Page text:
Amuladat Ajasa, The Guardian, March 27, 2021
The sign on a barricade on a once-unassuming street in Minneapolis reads: “You’re now entering the free state of George Floyd.”
A small rectangle of city blocks features murals, flowers, candles and tributes in the place where Floyd, a Black man, died under the knee of a white police officer last May, sparking the biggest US civil rights uprising since the 1960s.
On maps, it’s the intersection of 38th Street and Chicago Avenue. To activists and community members, it’s George Floyd Square.
But as one of the most significant police trials in US history gets fully under way, of former officer Derek Chauvin, with opening arguments on Monday, the future of the square is also in the balance.
Outside Cup Foods store, where the world watched as a bystander videotaped the eight minutes, 46 seconds that George Floyd pleaded for his life, one mural depicts a prone body with angel’s wings and some of Floyd’s dying words: “I can’t breathe.”
The area has grown from a makeshift shrine and focus of protests to a semi-autonomous, pedestrian territory symbolizing community resistance.
Nearby is a disused Speedway gas station now dubbed People’s Way. At a circle of benches with a bonfire pit in the middle, community representatives meet every morning, and activist events are often held there.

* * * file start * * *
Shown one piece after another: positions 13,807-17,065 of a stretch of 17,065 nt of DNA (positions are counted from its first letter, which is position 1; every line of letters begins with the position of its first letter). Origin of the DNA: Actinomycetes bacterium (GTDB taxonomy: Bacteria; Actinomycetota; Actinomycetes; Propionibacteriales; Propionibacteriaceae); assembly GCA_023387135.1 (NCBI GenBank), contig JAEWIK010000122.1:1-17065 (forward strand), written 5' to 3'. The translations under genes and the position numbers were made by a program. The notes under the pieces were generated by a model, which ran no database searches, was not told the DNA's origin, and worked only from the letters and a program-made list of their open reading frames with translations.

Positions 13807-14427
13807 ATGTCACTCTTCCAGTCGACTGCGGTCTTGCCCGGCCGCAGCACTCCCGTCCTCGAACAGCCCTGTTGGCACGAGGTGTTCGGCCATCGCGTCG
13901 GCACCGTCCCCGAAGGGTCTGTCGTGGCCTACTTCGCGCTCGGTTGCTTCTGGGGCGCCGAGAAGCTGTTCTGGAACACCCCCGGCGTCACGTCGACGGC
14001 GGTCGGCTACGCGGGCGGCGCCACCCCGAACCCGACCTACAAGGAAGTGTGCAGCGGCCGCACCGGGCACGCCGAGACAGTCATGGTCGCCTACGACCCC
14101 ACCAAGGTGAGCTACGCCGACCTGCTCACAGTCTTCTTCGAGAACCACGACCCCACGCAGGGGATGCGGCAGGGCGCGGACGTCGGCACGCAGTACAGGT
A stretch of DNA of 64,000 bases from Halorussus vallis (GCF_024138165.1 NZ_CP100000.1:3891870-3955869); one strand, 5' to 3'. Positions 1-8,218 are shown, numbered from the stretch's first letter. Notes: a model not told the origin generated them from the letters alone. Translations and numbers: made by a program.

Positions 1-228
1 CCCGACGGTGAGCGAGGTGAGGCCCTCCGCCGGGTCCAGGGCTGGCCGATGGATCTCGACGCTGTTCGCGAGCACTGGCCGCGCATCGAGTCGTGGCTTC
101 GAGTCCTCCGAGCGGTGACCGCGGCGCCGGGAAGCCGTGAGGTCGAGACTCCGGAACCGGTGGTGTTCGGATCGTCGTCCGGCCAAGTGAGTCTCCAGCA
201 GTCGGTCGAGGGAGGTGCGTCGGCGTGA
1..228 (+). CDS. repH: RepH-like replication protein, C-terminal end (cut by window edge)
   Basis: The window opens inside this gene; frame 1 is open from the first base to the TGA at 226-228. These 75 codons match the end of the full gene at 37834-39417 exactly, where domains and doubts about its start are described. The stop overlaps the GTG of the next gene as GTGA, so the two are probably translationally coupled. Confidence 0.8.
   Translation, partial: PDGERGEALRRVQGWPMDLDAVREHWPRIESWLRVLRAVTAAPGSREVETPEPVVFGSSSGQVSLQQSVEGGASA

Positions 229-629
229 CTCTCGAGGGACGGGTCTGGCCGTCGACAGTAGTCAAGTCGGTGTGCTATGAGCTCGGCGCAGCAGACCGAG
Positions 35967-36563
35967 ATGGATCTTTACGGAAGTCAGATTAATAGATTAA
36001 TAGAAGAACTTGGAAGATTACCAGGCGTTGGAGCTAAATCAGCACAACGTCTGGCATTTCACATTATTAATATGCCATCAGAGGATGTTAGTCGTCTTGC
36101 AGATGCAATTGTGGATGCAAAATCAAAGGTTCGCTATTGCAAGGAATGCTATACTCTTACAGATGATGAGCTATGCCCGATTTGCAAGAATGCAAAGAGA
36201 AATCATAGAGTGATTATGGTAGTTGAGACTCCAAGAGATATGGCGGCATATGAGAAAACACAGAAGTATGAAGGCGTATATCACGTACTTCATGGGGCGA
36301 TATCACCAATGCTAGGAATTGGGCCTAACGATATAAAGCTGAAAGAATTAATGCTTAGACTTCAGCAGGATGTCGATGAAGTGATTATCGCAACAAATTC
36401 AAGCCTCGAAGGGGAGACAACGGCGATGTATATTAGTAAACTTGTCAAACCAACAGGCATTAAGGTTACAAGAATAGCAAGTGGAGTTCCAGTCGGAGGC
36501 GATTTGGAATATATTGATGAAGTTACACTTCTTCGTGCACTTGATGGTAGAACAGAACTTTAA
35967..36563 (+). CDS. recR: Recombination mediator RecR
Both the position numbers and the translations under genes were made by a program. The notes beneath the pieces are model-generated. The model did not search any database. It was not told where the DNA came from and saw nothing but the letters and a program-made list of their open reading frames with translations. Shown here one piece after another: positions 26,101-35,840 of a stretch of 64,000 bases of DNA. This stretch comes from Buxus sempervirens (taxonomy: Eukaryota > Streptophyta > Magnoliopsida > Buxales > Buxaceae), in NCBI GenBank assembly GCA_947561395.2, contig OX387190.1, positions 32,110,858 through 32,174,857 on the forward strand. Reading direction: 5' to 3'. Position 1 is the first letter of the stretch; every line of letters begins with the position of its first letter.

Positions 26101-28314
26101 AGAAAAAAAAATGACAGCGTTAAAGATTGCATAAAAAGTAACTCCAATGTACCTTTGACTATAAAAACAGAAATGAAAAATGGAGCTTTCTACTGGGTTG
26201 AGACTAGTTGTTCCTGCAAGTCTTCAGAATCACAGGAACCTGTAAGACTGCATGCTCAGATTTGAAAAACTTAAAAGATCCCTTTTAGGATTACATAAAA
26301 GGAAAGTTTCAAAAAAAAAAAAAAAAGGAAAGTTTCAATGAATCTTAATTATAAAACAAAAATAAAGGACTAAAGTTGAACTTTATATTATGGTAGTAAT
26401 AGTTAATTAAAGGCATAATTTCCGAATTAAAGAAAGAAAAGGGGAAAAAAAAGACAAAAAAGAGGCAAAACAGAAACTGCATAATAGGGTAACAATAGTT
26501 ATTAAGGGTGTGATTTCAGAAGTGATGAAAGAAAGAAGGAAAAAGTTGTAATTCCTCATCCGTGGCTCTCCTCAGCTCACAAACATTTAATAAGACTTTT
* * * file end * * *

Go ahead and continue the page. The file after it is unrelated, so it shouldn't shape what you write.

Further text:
There’s a community bookshelf, free donated clothing and toys. Some Saturdays, the local church distributes groceries.
“It’s for the people,” said Willie Frazier, the owner of Finish Touch Boutique, an adjacent Black Lives Matter clothing store. “It’s for everybody in the world that wants to come here.”
And what started as a free clinic in a tent, known as 612Mash (the telephone area code and Minneapolis All Shall Heal), is in the process of becoming a clinic in a building, co-founded by Joelle Zaviska, a nurse.
She brings her eight-year-old son to the square. “As a white woman, this is a great opportunity to show him why we’re here, [that] this can’t happen. None of these things can [be allowed to] happen, like George Floyd.”
Smith described the space as: “Black centered – but it’s not a ‘Black square’.”
The Minneapolis mayor, Jacob Frey, wants to have the barricades down after the trial. The city originally put them up to protect those mourning and protesting from traffic.
The authorities cite an uptick in gun violence and shooting deaths in the square in the last 10 months, with Frey insisting this is causing more pain in the city.
George Floyd Square falls between Minneapolis’ eighth and ninth wards, represented respectively by city council member Alondra Cano and council vice-president Andrea Jenkins.
Cano believes reopening the area will reduce a spate of deaths and said: “Crime has increased since the intersection has been blocked off, that’s a fact … gang activity has grown over time” taking advantage of “the sacred space people have tried to create there”.
She speaks of elderly Black residents “feeling unsafe and sleeping in their bathtubs at night because they don’t want to get shot … who have to endure the triggering of trauma and PTSD day after day”.
Zaviska, the nurse, said she had never felt unsafe within the square.
“Any of the things that happen around here happen in every city, all the time. It’s not special to the space. This is a big community, and everybody here has everyone’s back,” she said.